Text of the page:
Her book tells of five middle-aged men: the convicted former terrorists Muhammed, Suliman and Jamil from the occupied territories and the Israelis Chen and Amil, who objected to military service on grounds of conscience. All five men spent time in prison and after their release founded the Combatants for Peace movement as they were determined to give their lives another direction. For a year, Doron listened to the narratives of all her protagonists, their childhood memories, learnt about their emotions, their dreams and fears, about the moments when they killed and about their visions for a better future.
She intertwines her process of change into the book, which meanders between reflection and emotionality. It is a documentary entwicklungsroman (a development novel) about former radicals, who counter a senseless hatred through acknowledging the face of the neighbour. Levinas claims that ‘the first word of the face is the “Thou shall not kill.” It is an order. There is a commandment in the appearance of the face, as if a master spoke to me. However, at the same time, the face of the Other is destitute.’ Doron’s novel makes it very clear that this is a difficult and painful process as the existential threat is so entrenched in both parties.
In portraying these five men, Doron painfully addresses her own bias, her fears and those events of war and loss that have become an imperative narrative of the state of Israel since its foundation in 1948. She shares these fears and blindness for the trauma and pain of the other party with many Israelis and Palestinians. As the one who sees the Other’s face needs to question his idea of his own identity. Levinas understood responsibility not as a demand from the Other; it is more an asymmetrical relation. The departure from the I to the Other might happen without any return to the I. A rite of passage for Doron as both a writer and a human being.
Doron is very aware that her popularity and status as a renowned and award-winning writer would not spare her from hostilities. ‘Some of my friends argued that I trespassed a red line. Publishers in Israel warned me that this book would never be published in Israel. But there was never any alternative,’ Doron recalls. In Sweet Occupation, Doron tells of the many small steps that were necessary to break the vicious circle of fear, suspicion, humiliation and death. Even members of her own family considered her a traitor.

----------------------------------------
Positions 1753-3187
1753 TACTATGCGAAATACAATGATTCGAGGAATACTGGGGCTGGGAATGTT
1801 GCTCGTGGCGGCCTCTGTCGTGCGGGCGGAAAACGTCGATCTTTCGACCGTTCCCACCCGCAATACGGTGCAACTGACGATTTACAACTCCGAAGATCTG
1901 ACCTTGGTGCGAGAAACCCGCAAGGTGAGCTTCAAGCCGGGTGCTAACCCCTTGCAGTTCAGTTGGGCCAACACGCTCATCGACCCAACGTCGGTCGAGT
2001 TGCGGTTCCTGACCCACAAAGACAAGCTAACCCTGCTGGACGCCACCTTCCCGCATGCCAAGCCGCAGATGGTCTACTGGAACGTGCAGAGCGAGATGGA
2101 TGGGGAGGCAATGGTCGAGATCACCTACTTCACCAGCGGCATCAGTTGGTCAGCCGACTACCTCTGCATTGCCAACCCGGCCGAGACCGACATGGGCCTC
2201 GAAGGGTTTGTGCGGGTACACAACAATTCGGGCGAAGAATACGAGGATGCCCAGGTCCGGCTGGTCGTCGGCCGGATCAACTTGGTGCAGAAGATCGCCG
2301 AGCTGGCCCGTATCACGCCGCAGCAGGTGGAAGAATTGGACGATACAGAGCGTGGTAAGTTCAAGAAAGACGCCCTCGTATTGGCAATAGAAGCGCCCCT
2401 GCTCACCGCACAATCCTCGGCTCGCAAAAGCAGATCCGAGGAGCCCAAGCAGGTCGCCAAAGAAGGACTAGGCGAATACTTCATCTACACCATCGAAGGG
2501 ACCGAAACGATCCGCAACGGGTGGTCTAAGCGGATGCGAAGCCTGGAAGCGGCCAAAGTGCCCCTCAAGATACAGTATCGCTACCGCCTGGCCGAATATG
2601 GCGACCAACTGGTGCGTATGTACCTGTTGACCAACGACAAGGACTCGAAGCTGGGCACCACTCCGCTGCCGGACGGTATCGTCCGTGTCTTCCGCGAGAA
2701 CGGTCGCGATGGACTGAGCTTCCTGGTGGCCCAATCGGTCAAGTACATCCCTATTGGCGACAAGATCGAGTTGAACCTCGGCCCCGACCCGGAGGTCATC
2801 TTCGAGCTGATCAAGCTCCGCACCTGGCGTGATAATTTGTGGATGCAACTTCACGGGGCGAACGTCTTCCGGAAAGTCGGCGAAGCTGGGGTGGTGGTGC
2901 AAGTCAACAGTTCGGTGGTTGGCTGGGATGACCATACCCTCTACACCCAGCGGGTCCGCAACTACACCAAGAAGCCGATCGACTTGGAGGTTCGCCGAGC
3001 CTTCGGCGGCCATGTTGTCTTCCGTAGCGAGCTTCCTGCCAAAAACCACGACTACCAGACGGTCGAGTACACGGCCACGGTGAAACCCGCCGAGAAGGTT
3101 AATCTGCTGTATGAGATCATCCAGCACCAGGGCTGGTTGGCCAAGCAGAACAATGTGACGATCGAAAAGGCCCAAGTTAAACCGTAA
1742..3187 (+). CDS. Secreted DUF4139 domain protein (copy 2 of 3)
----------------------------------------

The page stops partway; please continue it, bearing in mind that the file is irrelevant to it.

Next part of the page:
Doron’s moving account tells its gripping tale about the power of the word, which is stronger than Molotov cocktails, bombs or rocks. Her book makes it very clear that the Combatants for Peace are the vanguard of a new era, those who may rescue us who swim against the stream.
Sweet Occupation is a must-read for those among us who are intellectually and emotionally open enough to being disturbed constructively. This tender and poetic cry for peace embraces those among us whose favourite space is sitting between the chairs.
The discussion in the bookshop, which also featured one of the novel’s protagonists, an Israeli professor dedicated to peace, was a powerful beacon for change. Both the audience and the speakers made mention of Nelson Mandela on numerous occasions and spoke about how South Africa was able to embark on its road to freedom through the vision of those who understand that love can never grow where there is fear and ignorance, or to quote existential philosopher Martin Buber, ‘All real living is meeting’.